My mom pressing hot and cold towels to my lower back. The back labor was a b*tch!

My mom pressing hot and cold towels to my lower back. The back labor was a b*tch!

And yet, I had never felt more present in my life.  I had my eyes closed throughout much of it, but my senses of touch and hearing were incredible. I could tell who was touching me just by the weight of their hand. I heard every conversation even as I turned inwards to get through the worst of the contractions. I was able to respond to questions, able to hear my baby’s beating heart, able to laugh when Honey told a joke. I felt more empowered than perhaps I ever had. I was doing what female mammals had been doing for thousands of years. I was experiencing, fully, truly experiencing the glory and grief of womanhood at an acute intensity. It was amazing.

It’s a funny thing to feel so strong and weak at once. Strong because I felt completely and totally alive. But weak because I really was beginning to feel like I couldn’t go on. I was tired. And I was in excruciating, unbearable pain. I won’t lie…more than once, I wished that Skittle had been breech after all and I’d been forced to have a c-section. And with those thoughts, the “e”-word also rose to the surface. Epidural. Epidural, epidural, epidural. The four syllables thudded through my head over and over and over. I wanted to give in and give up. I wanted someone to give me the permission to do so.

I started to feel some painful rectal pressure and I said so. It was about 2 a.m. The nurse checked me. I wanted her to say I was 7, 8, 9, 10 centimeters dilated. I needed to know the end was near. And I told myself if it wasn’t, I would consider accepting pain meds. I would admit my weaknesses and cry uncle.

I was then told I was 4-5cm along.

“Oh, god. I can’t do this. I can’t do this anymore!” I felt like crying. I was only halfway there? Really?! This was all starting to feel like a cruel joke.

The charge nurse, Debbie, knelt before me. She told me to open my eyes and look at her. She told me I had a decision to make. “You need to decide what you want to do,” she said. “Not during a contraction. Not immediately after. But in between. Talk to your husband. Decide what you can live with. And we will support you in whatever you choose.” Essentially, she was giving me the permission to give up that I so desired.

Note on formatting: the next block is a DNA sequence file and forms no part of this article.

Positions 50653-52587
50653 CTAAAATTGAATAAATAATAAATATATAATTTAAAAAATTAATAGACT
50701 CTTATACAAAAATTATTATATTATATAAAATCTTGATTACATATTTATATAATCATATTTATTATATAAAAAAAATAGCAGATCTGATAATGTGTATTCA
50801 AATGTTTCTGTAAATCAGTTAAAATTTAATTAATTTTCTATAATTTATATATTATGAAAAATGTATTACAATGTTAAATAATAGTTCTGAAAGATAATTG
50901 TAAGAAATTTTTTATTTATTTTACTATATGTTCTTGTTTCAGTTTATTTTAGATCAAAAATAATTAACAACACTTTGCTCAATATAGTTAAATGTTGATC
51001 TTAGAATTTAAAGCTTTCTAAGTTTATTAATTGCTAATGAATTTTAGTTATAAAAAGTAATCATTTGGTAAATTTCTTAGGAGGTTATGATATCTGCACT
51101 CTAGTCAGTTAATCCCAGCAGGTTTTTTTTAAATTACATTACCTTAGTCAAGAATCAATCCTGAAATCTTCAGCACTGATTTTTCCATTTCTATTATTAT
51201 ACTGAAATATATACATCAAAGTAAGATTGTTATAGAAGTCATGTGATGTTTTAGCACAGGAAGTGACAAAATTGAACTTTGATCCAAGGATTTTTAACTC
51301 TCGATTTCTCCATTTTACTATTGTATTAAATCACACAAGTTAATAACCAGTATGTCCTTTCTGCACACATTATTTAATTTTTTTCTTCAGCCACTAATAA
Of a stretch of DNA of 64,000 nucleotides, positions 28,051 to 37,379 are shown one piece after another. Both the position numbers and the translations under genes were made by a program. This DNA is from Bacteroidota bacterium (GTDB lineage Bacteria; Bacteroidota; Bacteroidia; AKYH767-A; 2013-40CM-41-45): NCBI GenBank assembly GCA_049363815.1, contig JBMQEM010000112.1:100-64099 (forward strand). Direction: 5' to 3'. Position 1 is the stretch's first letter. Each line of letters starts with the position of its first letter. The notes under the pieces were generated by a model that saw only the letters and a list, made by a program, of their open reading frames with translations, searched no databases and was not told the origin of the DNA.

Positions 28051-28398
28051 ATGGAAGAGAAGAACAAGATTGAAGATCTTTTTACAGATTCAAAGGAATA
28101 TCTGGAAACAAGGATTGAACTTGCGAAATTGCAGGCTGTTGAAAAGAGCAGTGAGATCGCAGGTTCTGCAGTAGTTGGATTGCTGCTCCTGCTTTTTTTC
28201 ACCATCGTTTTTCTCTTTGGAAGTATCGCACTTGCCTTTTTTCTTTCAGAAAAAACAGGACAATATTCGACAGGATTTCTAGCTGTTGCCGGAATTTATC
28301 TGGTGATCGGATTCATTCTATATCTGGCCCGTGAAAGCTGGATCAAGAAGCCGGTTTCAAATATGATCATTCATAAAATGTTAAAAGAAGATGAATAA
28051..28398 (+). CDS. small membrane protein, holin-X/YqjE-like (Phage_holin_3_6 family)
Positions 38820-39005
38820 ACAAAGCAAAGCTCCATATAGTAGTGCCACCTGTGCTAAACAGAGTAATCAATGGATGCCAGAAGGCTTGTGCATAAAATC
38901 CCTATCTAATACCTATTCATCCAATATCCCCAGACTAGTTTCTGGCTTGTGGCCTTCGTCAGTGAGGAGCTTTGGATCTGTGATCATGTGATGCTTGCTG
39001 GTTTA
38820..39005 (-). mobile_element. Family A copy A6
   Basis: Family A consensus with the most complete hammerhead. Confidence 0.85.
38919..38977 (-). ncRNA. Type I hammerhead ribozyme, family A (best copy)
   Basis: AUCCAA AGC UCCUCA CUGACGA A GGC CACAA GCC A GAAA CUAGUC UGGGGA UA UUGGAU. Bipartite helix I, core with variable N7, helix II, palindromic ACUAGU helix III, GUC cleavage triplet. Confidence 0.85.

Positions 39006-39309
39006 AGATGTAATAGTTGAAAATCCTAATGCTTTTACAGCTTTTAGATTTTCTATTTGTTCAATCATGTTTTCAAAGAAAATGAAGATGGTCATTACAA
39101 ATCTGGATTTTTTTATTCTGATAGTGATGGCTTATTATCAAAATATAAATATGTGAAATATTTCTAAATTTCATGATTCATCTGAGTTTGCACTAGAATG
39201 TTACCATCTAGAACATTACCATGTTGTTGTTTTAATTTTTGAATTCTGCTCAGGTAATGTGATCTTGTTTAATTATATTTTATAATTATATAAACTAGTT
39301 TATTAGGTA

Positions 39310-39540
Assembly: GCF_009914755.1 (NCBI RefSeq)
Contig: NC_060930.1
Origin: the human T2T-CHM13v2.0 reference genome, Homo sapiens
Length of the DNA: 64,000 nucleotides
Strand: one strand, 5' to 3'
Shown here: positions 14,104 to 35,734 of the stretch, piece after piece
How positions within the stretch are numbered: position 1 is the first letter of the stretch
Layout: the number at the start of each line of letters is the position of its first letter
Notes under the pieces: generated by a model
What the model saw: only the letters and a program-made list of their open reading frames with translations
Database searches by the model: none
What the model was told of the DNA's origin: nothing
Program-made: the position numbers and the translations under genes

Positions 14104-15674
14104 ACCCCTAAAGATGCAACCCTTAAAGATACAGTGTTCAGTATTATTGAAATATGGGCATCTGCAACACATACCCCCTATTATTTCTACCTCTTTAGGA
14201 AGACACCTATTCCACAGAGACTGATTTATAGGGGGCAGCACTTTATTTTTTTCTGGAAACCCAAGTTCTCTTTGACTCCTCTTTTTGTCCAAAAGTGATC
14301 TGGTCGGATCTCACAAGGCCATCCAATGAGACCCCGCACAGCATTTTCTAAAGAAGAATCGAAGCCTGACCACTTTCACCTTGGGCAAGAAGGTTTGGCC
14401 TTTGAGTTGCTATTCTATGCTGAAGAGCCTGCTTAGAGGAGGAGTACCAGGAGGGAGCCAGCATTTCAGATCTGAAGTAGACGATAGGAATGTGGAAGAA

After another contraction, Leigh gently asked me if I wanted to talk to Honey. “No, I want to talk to you,” I said. “I don’t want to let you and Lillian down. You were both so strong and I know this isn’t the kind of birth you wanted to attend.” Leigh laughed. She said not to worry about her, that this had nothing to do with her. That each woman’s labor is unique and I had already been so strong, so amazing.

Another contraction gripped me and then I asked my husband if he would be disappointed in me if I asked for an epidural. Though I yearned for the permission to give up, a part of me was hoping he would say yes. That someone would require me to stick with it. Instead, Honey whispered loudly, “Honestly, I can’t even remember why we want a natural birth.” The nurses laughed. Mom and Leigh laughed. So did I. “Why do we want to do this again?” he asked.

“Because it’s what’s best for the baby,” I said. I believed it was best for Skittle and I believed it was best for me, but with another contraction coming on strong, it was hard to feel much conviction. And so as soon as I caught my breath, I relented. I asked for an epidural. I was disappointed in myself, but relieved too. And desperate for the anesthesiologist to come as quickly as he could. Fast would not be fast enough.

Gripping my doula-friend's hand and the bed railing during a contraction.

Gripping my doula-friend’s hand and the bed railing during a contraction.

I kept asking for the epidural. Or rather, screaming for it. Begging for it. “Where is he? Where is he?” I asked over and over. “I need heeeeelllllp!” I could feel myself losing control, spiraling. I was a mess. A number of times, it occurred to me that if there was another pregnant woman walking the halls in early labor and if she happened to pass my room, I would probably scare that baby right out of her. My pain terrified me; surely it would terrify someone else too. But even while I knew that I had lost all grip on my pain management, and even though Leigh worked very hard to guide me in getting it back under control, I couldn’t. I wouldn’t listen. I wanted no part in working with the contractions anymore. I just wanted pain relief. And I just wanted that baby out of me.

And then suddenly, I felt the most incredible, undeniable pressure. It felt like I was being turned inside out. Like I was being ripped apart. “I feel like I have to poop!” I screamed. But even as I said it, I knew I didn’t. I knew I just needed to push. I knew Skittle was ready.